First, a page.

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Reflections on Relegation

Writing the article that has been in my head for the last eight months is proving quite difficult. After a season of consistent and ever more discombobulating failure the appropriate way to sum it all up has somewhat escaped my grasp. Instead I will tell my story from last Saturday.

Unable to be at the Britannia Stadium for our capitulation to Mark Hughes’ annoyingly not awful Stoke side, news of our insipid performance (apt given the trend of our season) percolated through to me 900 miles away on the streets of Nice in south west France.

In the company of 12 of my best friends in the world, I had spent the better part of Saturday afternoon watching Toulon play Stade Francais in Top 14 rugby action as the centrepiece of my own stag weekend at OGC Nice’s spectacular new stadium the Allianz Riviera [built in preparation for France 2016]. The fervent atmosphere aside, the match was notable for the palpations suffered by one of my groomsmen, a Birmingham City supporter who heard his team go 2-0 down to Bolton only to then survive in the Championship against all odds via a 93rd minute equaliser.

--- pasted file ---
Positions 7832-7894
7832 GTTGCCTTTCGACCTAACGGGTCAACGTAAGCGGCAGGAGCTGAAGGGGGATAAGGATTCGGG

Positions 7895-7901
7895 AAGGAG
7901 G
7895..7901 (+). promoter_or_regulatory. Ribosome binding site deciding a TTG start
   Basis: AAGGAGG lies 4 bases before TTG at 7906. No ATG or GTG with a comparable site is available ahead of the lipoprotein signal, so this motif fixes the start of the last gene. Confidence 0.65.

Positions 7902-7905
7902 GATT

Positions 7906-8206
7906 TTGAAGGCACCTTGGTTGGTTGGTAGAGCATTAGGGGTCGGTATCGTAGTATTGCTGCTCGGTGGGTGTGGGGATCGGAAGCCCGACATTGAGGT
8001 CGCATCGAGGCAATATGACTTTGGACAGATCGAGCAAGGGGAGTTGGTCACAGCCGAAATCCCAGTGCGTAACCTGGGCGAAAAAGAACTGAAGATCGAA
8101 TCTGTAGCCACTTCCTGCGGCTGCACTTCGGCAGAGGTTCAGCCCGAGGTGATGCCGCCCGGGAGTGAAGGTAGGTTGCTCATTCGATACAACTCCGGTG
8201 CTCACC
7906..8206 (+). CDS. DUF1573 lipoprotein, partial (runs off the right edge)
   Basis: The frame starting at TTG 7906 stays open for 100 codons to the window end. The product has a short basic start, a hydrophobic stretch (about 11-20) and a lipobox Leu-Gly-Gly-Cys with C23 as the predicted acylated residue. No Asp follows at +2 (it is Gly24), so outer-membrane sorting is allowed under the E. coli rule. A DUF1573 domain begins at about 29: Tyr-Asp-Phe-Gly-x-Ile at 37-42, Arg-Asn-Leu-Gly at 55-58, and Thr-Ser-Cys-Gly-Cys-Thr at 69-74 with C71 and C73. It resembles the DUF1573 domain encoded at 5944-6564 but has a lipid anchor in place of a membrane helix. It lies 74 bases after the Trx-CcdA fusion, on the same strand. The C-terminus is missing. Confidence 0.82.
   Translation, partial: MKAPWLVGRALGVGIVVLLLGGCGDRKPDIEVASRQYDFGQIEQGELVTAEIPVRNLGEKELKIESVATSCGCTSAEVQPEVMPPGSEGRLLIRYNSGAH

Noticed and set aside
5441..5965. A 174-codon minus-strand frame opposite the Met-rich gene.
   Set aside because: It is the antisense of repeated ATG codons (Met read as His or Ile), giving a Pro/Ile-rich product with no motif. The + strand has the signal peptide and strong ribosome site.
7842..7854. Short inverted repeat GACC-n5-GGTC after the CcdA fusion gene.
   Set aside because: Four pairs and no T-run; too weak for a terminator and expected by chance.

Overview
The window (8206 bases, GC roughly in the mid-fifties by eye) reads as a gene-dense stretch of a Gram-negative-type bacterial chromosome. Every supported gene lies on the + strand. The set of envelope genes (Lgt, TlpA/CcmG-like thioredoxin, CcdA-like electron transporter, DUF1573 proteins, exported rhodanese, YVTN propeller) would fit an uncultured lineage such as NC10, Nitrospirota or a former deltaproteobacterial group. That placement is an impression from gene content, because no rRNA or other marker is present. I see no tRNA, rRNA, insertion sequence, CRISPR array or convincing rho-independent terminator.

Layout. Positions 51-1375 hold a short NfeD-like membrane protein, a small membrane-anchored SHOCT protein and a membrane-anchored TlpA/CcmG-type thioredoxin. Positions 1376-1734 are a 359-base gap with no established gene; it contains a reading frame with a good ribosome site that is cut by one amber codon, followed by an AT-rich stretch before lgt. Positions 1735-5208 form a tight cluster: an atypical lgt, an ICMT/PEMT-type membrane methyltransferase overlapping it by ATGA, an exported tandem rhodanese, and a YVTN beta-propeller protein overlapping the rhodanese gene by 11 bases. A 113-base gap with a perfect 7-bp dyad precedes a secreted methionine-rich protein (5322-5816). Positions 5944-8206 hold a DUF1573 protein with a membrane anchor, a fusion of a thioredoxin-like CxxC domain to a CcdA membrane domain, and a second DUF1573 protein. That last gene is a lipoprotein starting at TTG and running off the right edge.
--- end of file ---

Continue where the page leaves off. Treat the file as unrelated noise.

As news of his relief swept through our party, the grim reality of Fulham’s impending doom crept up on me. Fortunately there was enough distraction from events in Staffordshire in the short term.

Once the match was over and we began our passage back to Nice city centre, phones were checked with the benefit of restored 3G service and the news was not good. The searing high of the afternoon’s erstwhile action we had witnessed ourselves was slowly making way to a gathering darkness.

As the journey wore on news took a turn for the worse. Sunderland were winning at Old Trafford while Stoke were enjoying themselves to an ever increasing degree. As we disembarked our bus, news of Sunderland remained silent. They must still hold the lead against Manchester United. Worse still Fulham were at it again playing their prized role as a meek cat rolling over and accepting defeat, goal after goal serving nothing but to provide emphasis to the full stop on our Premier League career.